1987 - Volume #11, Issue #2, Page #04[ Sample Stories From This Issue | List of All Stories In This Issue | Print this story | Read this issue]
Feed truck built on wrecked pickup chassis"There's nothing quite like it on the market," says John W. Johnson, Columbia City, Ind., about his 3¢-ton feed truck built with a collection of parts salvaged from a wrecked 4-WD pickup and 3 different combines.
The only part of the maneuverable feed truck that was purchased new is the feed box itself which was purchased from Grain-O-Vator. Johnson normally would have mounted it on a trailer and pulled it with a tractor.
"This truck allows us to free up a tractor for other work and with the 4-WD and even weight distribution, it's actually got better traction in wet conditions than a tractor and trailer combination," Johnson told FARM SHOW.
A wrecked 1976 GMC pickup was salvaged for the chassis, engine and drive train. The frame was cut off behind the cab and a new frame built from doubled up 6-in. channel iron 2 ft. longer than the original frame. The rear axle was remounted to the new frame and the driveshaft extended. The Grain-O-Vator feed box mounts directly on the new pickup frame and, except for the swing auger, is powered mechanically by an add-on pto unit driven off the truck's automatic transmission. Double roller chain powers the feed box off the pto.
Johnson salvaged the feed truck cab from a Deere 55 combine. All pickup steering and transmission controls had to be rerouted and redesigned to adapt to the cab. The GMC power steering pump was replaced with a larger International combine hydraulic pump that drives not only the steering but also provides hydraulics to control the swing auger. The steering column, which controls the "slave cylinder" type remodeled steering system, came off an old New Holland combine. A wide walkway built with diamond plate metal down either side of the feedbox provides room to carry along a bale or two and makes it easy to look inside the feed box. The truck is fitted with lights for over-the-road travel, and Johnson says it'll travel down the road like a pickup.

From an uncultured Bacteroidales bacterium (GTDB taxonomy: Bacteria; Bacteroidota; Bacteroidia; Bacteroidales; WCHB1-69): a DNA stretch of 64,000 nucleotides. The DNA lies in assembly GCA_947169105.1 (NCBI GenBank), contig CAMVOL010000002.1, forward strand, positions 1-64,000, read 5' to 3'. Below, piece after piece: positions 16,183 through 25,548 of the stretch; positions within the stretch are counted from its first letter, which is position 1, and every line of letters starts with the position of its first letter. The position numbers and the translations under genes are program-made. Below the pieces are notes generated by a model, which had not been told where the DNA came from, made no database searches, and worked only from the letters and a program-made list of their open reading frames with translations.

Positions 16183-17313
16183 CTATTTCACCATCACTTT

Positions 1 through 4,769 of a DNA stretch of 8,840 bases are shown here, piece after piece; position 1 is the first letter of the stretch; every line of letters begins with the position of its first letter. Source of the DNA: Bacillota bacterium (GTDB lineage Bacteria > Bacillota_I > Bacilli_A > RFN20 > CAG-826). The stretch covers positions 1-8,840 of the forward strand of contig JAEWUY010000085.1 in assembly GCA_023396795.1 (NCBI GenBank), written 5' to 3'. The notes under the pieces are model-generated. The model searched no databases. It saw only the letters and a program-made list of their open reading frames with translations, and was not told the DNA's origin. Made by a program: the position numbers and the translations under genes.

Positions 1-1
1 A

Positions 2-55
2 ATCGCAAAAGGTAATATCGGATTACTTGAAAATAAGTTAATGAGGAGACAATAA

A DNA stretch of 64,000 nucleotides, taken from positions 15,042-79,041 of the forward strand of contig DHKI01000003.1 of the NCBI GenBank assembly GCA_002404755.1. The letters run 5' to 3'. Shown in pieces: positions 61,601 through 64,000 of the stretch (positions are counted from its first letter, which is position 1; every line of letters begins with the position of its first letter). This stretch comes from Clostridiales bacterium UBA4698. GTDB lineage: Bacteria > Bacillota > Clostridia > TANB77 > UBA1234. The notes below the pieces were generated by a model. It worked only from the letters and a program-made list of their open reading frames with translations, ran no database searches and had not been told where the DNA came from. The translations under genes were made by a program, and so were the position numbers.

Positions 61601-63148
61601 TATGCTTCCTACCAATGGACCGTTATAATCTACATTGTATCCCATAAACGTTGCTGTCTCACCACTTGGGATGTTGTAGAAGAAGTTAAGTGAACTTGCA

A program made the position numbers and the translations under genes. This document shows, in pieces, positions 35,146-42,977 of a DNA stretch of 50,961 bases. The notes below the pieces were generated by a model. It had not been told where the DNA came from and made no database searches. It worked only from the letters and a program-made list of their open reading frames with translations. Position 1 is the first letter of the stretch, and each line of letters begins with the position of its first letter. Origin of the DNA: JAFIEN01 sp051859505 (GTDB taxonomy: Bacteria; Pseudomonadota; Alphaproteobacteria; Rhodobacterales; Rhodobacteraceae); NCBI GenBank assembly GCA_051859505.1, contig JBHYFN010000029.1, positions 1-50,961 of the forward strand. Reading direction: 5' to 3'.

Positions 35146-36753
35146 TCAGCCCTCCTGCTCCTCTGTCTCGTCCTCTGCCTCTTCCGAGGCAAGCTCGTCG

"One reason I used a combine cab is for visibility. You can always see what you're doing all around the truck. Makes it much easier to line up, the feed-out auger with small openings in bins or feeders when feeding hogs," notes Johnson, who says the total cost of the truck was about $12,000. Much of that cost was for the new feed box.
For more information, contact: FARM SHOW Followup, John W. Johnson, Rt. 7, Johnson Rd., Columbia City, Ind. 46725 (ph 219 693-2050).
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